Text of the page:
Tax Day is a day of reckoning for those who lack the funds to pay the Internal Revenue Service what they owe. How you handle this debt can alleviate your cares or compound the issue in a costly way.
Ignoring the fact you owe the IRS money can lead to a financial calamity that can't be addressed by those companies that say they can provide you relief from your tax debt. In fact, whether you miss a tax filing deadline or fail to pay your tax bill in full, the consequences can be severe. Your best bet is to file past-due tax returns as soon as possible, a move that will limit penalties and interest on the back taxes you owe.
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What Are Back Taxes?
Back taxes are those taxes that you did not pay when they became due. These taxes are an outstanding state or federal tax liability that became due in a prior year.
For federal taxes, this due date is typically April 15 unless you request an extension to file, which gives you an additional six months to file a return. The extension relates to filing your return, not to the payment of your tax bill. You must pay the tax you owe by the tax payment deadline.
File a Past-Due Return as Soon as You Can
If you owe back taxes, file the past-due return as soon as possible. If you can't afford to pay your back taxes in their entirety, you can request a payment plan or make an offer in compromise, which allows you to settle your tax debt for less than the full amount you owe.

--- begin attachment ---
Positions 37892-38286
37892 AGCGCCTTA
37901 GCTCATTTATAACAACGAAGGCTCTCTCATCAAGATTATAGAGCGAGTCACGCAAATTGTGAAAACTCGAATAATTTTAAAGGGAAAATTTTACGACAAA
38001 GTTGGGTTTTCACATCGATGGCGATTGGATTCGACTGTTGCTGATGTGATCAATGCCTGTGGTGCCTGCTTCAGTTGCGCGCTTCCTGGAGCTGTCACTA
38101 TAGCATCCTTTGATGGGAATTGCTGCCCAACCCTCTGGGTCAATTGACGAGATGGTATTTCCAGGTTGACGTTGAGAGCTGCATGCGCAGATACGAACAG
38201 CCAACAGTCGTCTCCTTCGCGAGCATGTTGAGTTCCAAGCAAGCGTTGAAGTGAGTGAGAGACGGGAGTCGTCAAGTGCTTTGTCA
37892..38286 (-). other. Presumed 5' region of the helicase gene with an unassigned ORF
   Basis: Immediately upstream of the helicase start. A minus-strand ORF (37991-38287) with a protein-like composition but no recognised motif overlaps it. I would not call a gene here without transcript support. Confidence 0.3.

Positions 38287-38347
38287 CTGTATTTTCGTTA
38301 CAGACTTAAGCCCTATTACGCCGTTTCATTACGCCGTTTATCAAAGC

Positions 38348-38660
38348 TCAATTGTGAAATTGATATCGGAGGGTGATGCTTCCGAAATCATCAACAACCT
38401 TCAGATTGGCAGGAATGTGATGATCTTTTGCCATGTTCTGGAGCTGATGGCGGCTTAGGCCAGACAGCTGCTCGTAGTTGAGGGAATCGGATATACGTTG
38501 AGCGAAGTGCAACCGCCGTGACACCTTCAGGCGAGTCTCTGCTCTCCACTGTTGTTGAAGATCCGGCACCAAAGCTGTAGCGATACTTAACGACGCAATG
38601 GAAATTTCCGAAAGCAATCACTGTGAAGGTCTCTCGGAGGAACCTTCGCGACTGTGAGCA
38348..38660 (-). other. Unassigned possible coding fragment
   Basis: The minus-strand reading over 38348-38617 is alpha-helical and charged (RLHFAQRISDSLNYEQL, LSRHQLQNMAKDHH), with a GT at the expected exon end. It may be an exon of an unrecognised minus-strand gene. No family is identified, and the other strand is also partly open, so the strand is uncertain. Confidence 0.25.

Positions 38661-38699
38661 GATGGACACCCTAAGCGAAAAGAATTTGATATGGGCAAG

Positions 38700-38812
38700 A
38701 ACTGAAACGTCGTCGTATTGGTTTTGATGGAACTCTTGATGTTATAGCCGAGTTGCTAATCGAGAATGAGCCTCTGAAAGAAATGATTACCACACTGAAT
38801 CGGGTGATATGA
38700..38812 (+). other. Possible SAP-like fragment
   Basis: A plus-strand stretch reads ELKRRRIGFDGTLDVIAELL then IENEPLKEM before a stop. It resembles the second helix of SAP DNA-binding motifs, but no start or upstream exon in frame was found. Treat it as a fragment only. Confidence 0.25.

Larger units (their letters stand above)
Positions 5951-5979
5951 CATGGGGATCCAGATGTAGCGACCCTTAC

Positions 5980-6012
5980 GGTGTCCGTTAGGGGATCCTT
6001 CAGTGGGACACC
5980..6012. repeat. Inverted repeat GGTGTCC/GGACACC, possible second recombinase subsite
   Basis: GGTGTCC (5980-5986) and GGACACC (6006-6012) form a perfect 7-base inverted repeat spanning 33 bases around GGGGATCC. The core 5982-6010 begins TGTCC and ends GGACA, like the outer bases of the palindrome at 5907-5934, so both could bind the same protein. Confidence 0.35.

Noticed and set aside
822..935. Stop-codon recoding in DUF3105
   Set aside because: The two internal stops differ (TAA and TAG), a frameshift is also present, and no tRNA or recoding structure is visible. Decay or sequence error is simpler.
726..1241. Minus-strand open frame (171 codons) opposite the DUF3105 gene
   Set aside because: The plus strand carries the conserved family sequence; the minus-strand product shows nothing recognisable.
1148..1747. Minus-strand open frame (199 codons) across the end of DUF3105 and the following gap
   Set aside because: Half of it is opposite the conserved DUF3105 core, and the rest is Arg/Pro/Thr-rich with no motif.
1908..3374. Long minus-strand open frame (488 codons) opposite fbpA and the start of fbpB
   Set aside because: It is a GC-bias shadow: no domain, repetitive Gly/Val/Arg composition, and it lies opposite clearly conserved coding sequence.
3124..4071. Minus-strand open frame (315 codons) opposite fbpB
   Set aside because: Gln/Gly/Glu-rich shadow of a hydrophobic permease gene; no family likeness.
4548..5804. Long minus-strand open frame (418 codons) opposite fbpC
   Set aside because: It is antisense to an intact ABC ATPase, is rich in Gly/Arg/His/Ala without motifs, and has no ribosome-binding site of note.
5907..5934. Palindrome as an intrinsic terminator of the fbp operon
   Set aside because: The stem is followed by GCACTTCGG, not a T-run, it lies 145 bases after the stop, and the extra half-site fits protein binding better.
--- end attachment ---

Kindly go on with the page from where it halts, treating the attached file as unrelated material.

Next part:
How to File a Past-Due Return
If you want to pay back taxes that you did not pay when they became due, file a past due return. This process is different from filing an annual tax return that's typically due on April 15 in a few ways.
To begin, gather your financial documents, such as your W-2 and 1099s for the year the back taxes were due, and download the tax forms you require. The information you will need for your past-due tax return is identical to what you need to file a regular return. For instance, you'll need receipts that back up a claim for a tax deduction or credit.
Consider also: Filing an Extension for Taxes
Request Tax Return Transcript
If you lack the documentation you need to file the return, ask the IRS to send you a tax return transcript either electronically or by mail. The IRS makes available the transcripts for the current tax year as well as the prior three tax years. If you need a transcript for a tax year that occurred four or more years in the past, you'll need to submit the form 4506-T to request it.
Use Tax Forms for the Appropriate Year
When the tax law changes, tax forms are updated. So, you'll need the tax forms and instructions that relate to the year for which you are filing back taxes. You can access these forms via a prior-year forms database on the IRS site.
Once you have the forms, if you find that you need help preparing your past-due return(s), you may want to contact a tax professional or use tax preparation software. Once your past-due return is complete, you'll need to mail the return and your payment to the address provided on Form 1040. The address is also provided on IRS late notices. After you pay your back taxes and any penalties and interest, the interest will no longer accrue.